Browsing D-MARC by Subjects
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Lo zoo delle donne giraffe: un viaggio tra i Kayan nella Tailandia del nordIn the form of an extended travelogue combined with information relating to the recent history of the Kayan as well as to their mythology and religion, the work – based on experience during field-work in the north-west of Thailand in 2009 and 2010 – is an original contribution to knowledge in the field of the history of ethnic tourism among the Kayan. A sizable set of BW photographs – taken by the author using a 1920s Kodak box camera and a 1960s Agfa medium format camera – enriches the work, providing a rare contribution to the most experimental contemporary visual anthropology and lens-based arts. Text and images are, moreover, accompanied by a DVD containing an experimental Super-8 short by the author: "I Must Not Look You in the Eyes", a dynamic counterpart to the written and visual accounts, as well as to their specific mood.
Submerged landscapes: aesthetics of visual primitivismThis practice-based thesis presents the results of experimental research devoted to ethnic tourism among the Kayan minority and has involved the interconnection of artistic and anthropological languages. Known worldwide for the traditional female custom of wearing a long coiled brass necklace aimed at causing a considerable extension to the neck, the Kayan are a Tibeto-Burman ethnic group originally from Burma. Due to the prolonged civil war in their own homeland, a large number of Kayan recently fled from Burma to refuge in neighbouring Thailand. Here, over the past years, in response to the “incisive” tourism policy promoted by the Thai government in the northern areas of the country, some families, abandoning the refugee camps where they were hosted, have been resettled in several new villages open to tourists, on payment of a modest entrance fee. Here the Kayan, their culture and their daily life, have been transformed into an authentic tourist attraction capable of drawing about 10,000 visitors a year. Founded on a strictly “visual media primitivist” approach and inspired by its peculiar aesthetics – as systematically presented in the first, theoretical, section of the thesis –, the enquiry involves a multimedia perspective. In such a context, analogue photography and filmmaking, creative writing and sound composition have been combined to give concrete shape to an original artwork firmly grounded in ethnographic practice. The choice, far from being a solely arbitrary and subjective option, has indeed been motivated by the critical employment of specific theoretical assumptions of some of the most recent streams of anthropology and epistemology of the human sciences. The multidisciplinary methodology adopted to develop the research, as well as the multifaceted language employed to display its results, represent an innovative and experimental way of approaching the complex theme of cultural identity in present-day Asian contexts, as well as of highlighting the most aesthetic and philosophic implications connected to the revival of analogue vintage media in contemporary artistic practice.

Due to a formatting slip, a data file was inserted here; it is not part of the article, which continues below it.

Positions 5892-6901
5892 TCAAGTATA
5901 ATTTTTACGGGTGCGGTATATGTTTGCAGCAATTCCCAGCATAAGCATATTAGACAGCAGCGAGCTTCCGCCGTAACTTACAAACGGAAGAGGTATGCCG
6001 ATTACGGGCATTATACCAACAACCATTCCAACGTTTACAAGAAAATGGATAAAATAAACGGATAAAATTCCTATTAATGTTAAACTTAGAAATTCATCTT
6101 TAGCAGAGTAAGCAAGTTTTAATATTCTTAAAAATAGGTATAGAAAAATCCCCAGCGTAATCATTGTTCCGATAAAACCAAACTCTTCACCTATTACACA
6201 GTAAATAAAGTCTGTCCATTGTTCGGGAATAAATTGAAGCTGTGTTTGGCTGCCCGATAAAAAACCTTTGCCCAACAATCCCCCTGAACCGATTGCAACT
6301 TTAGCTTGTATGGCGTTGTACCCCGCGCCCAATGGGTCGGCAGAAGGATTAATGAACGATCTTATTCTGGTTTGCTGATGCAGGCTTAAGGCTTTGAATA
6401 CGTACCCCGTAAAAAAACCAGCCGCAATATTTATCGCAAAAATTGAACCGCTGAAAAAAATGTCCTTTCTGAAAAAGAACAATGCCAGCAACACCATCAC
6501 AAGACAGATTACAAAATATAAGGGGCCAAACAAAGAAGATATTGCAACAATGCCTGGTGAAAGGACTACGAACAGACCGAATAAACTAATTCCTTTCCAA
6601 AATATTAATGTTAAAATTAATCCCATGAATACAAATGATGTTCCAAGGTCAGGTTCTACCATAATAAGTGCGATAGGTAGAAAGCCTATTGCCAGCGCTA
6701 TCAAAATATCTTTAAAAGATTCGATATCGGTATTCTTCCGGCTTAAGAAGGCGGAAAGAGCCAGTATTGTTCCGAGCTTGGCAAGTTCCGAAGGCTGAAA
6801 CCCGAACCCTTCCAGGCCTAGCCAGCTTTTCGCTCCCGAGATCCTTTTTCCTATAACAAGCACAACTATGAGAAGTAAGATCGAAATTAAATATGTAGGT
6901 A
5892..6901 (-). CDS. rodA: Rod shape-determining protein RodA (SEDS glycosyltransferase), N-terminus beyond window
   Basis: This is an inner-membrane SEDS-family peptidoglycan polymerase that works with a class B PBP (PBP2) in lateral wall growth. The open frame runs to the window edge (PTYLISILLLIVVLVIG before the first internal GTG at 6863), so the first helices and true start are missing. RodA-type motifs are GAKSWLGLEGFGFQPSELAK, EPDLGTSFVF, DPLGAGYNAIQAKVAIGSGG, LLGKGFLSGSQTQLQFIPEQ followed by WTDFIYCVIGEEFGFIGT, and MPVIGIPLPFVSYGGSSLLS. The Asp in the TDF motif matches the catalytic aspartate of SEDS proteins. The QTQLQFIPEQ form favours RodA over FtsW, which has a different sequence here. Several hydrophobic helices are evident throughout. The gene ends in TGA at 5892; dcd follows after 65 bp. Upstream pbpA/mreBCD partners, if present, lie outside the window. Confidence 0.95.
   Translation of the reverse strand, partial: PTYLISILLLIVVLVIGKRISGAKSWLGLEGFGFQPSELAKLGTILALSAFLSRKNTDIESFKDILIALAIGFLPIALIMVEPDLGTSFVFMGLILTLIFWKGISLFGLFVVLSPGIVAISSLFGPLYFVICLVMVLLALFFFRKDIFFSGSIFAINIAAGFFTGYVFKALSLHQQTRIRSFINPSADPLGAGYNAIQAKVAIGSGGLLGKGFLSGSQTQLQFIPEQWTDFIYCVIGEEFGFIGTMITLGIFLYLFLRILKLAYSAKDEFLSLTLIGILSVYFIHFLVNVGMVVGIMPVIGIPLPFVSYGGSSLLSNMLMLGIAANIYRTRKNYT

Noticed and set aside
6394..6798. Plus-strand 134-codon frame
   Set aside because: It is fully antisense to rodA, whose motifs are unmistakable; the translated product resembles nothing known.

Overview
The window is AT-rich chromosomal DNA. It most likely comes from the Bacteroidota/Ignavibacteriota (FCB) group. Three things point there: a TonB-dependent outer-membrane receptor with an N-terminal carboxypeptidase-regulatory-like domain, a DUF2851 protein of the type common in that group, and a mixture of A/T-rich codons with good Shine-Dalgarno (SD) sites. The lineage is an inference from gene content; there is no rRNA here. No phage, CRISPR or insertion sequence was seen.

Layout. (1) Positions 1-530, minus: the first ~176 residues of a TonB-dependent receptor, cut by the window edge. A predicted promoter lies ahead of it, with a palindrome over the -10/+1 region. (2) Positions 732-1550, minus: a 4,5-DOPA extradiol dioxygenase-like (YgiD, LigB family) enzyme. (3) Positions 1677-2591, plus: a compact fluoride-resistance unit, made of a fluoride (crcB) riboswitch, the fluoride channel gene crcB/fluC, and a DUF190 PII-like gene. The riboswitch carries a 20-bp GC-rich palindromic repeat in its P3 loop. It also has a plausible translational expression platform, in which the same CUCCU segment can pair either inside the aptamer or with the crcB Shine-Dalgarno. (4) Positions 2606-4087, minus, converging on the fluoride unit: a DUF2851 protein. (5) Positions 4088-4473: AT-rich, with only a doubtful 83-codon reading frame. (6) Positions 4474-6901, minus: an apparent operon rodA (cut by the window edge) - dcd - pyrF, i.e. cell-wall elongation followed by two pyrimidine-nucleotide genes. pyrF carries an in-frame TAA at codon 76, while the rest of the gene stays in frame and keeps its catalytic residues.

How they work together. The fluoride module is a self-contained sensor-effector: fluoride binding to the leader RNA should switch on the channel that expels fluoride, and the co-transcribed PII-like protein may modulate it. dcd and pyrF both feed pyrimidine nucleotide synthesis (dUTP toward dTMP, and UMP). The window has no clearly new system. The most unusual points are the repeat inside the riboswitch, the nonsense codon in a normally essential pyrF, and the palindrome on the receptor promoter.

"Visual media primitivism: toward a Poetic Ethnography’"This article – based on an experimental research carried out by the author in Thailand and founded on the systematic employment of vintage analogue lens-based media – provides an original contribution to the epistemology of visual anthropology and to its relation with contemporary visual art practices.
The zoo of the giraffe women: a journey among the Kayan of Northern ThailandIn a village in the far north of Thailand, under the stunning light of a tropical sun, surreal women impeccably wearing their ethnic attire, smiling and motionless, offer themselves to the cameras of voracious tourists. Adorned with gorgeous necklaces of shining brass coils, they are the famous “giraffe women”, the epithet commonly used to define members of the Kayan tribe originally from eastern Burma. The vivid contrast between the myths narrating the origin of this ethnic group and their current condition as refugees from the civil war in their homeland provides an outstanding and sharp testimony to life in Thailand’s “human zoos”. A wide selection of photographs taken by the author using primitive vintage cameras from the early 1900s and a poignant short video, shot with Super-8 film, enrich the volume, visually amplifying the unique mood of the written account.